The benefit of starting with voluntary or very casual work is the flexibility. Although I still feel guilty occasionally for not doing what I wanted to get done I can just step back and say sorry I need a break if things get too difficult for me. Thankfully I’ve only had to do that a few times so far and I believe that’s because I am taking steps to allow my health to come first.

Building up gradually. I didn’t jump in head first into working after I reached the point I felt I was capable of it. Instead I started with as little as half an hour to an hour a week and slowly built up from there.

I have had set backs along the way but overall I’ve been slowly improving my health and increasing my activity levels. Set backs are, I believe, inevitable when you live with a chronic illness.

Understanding the fluctuations in my health. As I said, I believe set backs are inevitable with chronic illness. My health often fluctuates. Sometimes I can predict it and sometimes I can’t, the important thing is to listen to my body and stop when I need to. The changes in weather through the seasons causes my pain and fatigue levels to fluctuate. Knowing this, I can make sure I don’t schedule too much in the first few weeks of winter and summer (the 2 seasons I’m affected the most). For me, understanding this has been an important part of pacing my activities.

Scheduling rest. Especially early on in my illness, my main tool for pacing was to have set rest periods and starting with very small amounts of activity broken up with larger periods resting. Today I don’t ‘rest’ in the same way I did when I was first ill. Back then I actually slept during the day a lot. These days, unless I’m having a crash and literally can’t keep my eyes open, I try not to sleep during the day at all. My rests are now periods of meditation, listening to audio books or lying in front of the tv (tv used to count as activity when I was really struggling).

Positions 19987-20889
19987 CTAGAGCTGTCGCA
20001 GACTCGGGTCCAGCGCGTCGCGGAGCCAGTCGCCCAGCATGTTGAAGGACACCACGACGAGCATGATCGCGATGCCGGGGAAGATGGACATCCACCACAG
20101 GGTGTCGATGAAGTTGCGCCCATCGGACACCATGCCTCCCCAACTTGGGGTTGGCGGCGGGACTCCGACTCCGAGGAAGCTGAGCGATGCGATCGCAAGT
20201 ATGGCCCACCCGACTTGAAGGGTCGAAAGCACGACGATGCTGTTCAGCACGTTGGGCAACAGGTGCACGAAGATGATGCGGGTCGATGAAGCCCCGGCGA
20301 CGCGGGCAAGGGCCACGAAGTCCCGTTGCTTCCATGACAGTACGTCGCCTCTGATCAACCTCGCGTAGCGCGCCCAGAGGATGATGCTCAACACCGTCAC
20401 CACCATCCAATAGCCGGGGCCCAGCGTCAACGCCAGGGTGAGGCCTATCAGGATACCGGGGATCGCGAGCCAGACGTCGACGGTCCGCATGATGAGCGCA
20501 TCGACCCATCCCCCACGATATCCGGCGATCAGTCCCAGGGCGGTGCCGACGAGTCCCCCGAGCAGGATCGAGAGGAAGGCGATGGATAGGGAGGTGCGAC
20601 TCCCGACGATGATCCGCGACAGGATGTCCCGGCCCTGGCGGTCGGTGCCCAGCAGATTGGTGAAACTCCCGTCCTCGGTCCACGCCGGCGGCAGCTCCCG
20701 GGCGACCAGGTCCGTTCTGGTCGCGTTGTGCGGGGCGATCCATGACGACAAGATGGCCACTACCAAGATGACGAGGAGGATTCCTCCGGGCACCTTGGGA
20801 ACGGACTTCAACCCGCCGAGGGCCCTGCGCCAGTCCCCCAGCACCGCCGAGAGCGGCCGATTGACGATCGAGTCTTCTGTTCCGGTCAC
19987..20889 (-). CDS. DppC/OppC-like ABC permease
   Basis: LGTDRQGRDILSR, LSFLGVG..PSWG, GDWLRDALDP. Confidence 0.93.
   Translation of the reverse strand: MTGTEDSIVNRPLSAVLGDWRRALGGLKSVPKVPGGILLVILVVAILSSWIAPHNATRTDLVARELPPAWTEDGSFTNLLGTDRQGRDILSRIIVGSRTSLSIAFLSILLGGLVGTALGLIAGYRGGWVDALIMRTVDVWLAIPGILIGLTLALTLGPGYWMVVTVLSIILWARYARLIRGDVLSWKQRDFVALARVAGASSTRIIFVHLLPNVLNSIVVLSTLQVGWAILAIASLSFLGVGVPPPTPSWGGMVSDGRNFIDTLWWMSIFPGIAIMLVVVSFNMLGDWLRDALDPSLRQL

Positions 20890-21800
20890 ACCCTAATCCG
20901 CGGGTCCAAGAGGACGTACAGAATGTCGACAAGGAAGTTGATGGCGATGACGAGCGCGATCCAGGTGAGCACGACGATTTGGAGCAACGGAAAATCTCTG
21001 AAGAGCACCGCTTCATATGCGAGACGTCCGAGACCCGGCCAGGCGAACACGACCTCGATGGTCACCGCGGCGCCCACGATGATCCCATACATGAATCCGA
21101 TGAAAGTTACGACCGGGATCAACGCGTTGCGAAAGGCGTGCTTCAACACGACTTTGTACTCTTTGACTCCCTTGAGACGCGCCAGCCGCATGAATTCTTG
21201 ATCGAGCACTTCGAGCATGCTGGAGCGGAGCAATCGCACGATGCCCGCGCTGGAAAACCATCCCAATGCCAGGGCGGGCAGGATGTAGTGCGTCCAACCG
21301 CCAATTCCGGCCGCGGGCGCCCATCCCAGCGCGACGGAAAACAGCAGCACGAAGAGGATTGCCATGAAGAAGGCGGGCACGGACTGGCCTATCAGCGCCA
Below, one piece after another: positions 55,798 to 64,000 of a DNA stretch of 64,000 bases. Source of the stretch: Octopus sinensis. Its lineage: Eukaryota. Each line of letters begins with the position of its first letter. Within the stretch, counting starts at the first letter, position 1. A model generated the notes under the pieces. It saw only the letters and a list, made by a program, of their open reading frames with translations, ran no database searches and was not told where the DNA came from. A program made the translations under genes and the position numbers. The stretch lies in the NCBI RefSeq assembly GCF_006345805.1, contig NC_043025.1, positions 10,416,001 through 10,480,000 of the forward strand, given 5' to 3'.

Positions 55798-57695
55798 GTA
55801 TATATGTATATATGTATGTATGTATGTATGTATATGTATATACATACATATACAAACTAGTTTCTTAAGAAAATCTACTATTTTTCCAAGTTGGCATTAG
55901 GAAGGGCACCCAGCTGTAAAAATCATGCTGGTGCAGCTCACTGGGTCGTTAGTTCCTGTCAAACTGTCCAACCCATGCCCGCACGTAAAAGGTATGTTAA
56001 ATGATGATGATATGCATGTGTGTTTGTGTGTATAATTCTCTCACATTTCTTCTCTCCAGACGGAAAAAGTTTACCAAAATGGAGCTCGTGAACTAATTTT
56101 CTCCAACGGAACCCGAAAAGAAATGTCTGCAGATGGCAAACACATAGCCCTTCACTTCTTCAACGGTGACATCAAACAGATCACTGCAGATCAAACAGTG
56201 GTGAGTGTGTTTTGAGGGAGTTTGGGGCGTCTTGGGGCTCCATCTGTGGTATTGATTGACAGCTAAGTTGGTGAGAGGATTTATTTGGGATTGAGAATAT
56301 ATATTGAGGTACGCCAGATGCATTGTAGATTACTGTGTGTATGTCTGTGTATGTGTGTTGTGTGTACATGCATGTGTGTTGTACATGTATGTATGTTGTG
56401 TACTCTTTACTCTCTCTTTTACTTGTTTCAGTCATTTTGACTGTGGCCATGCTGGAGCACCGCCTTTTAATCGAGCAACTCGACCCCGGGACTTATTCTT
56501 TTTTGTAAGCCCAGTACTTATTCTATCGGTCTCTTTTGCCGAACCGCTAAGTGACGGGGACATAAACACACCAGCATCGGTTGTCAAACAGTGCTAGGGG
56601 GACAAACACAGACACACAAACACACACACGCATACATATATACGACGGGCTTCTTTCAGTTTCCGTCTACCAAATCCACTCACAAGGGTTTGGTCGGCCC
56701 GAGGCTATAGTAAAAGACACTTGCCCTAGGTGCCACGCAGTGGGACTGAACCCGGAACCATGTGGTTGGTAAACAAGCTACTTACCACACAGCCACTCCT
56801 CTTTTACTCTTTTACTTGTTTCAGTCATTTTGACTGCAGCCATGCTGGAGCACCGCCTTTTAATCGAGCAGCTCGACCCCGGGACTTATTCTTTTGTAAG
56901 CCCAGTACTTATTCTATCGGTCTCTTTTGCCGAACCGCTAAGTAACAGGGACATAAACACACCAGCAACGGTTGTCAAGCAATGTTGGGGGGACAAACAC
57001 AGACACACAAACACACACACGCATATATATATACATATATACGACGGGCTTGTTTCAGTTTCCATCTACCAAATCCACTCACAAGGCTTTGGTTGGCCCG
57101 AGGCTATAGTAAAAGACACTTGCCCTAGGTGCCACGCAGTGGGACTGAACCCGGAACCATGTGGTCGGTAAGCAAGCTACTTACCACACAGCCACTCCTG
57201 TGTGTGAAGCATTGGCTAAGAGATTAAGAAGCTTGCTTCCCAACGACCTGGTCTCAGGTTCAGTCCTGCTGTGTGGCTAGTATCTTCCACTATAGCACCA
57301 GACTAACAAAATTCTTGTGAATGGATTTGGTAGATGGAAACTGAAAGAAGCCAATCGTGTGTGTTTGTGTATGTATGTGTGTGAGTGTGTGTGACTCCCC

Setting goals and keeping a To-Do list. Living with Foggy Frog as a constant companion, I often struggle to remember things. This can be very frustrating so I now keep an ongoing To-Do list that I can check regularly and mark off what I achieve. I also break down any big goals (such as my work projects) into smaller steps so that I only need to focus on one thing at a time.

I aim to be realistic about the timeframes I give myself for projects and To-Do list items. For example, most days I’ll only set myself 2-3 small items to achieve. If I do more I add that as I go but as long as I can mark something off my list each day, I’m generally happy.

This week my focus is on the Foggy Frog book. Yesterday I sent out the survey to allow backers to vote on the cover design and today I’m writing my blog posts. Over the last few days I’ve sent some emails to prominent people asking if they’d like to preview the book and provide comments. The rest of the week will likely be spent following up on publishing quotes and the emails, and beginning to plan the book launch.

How do you slow down and focus on perspective to minimise crashes and maximise your success at work?

Week 7 No Buy Challenge: Celebrations, side effects and PEM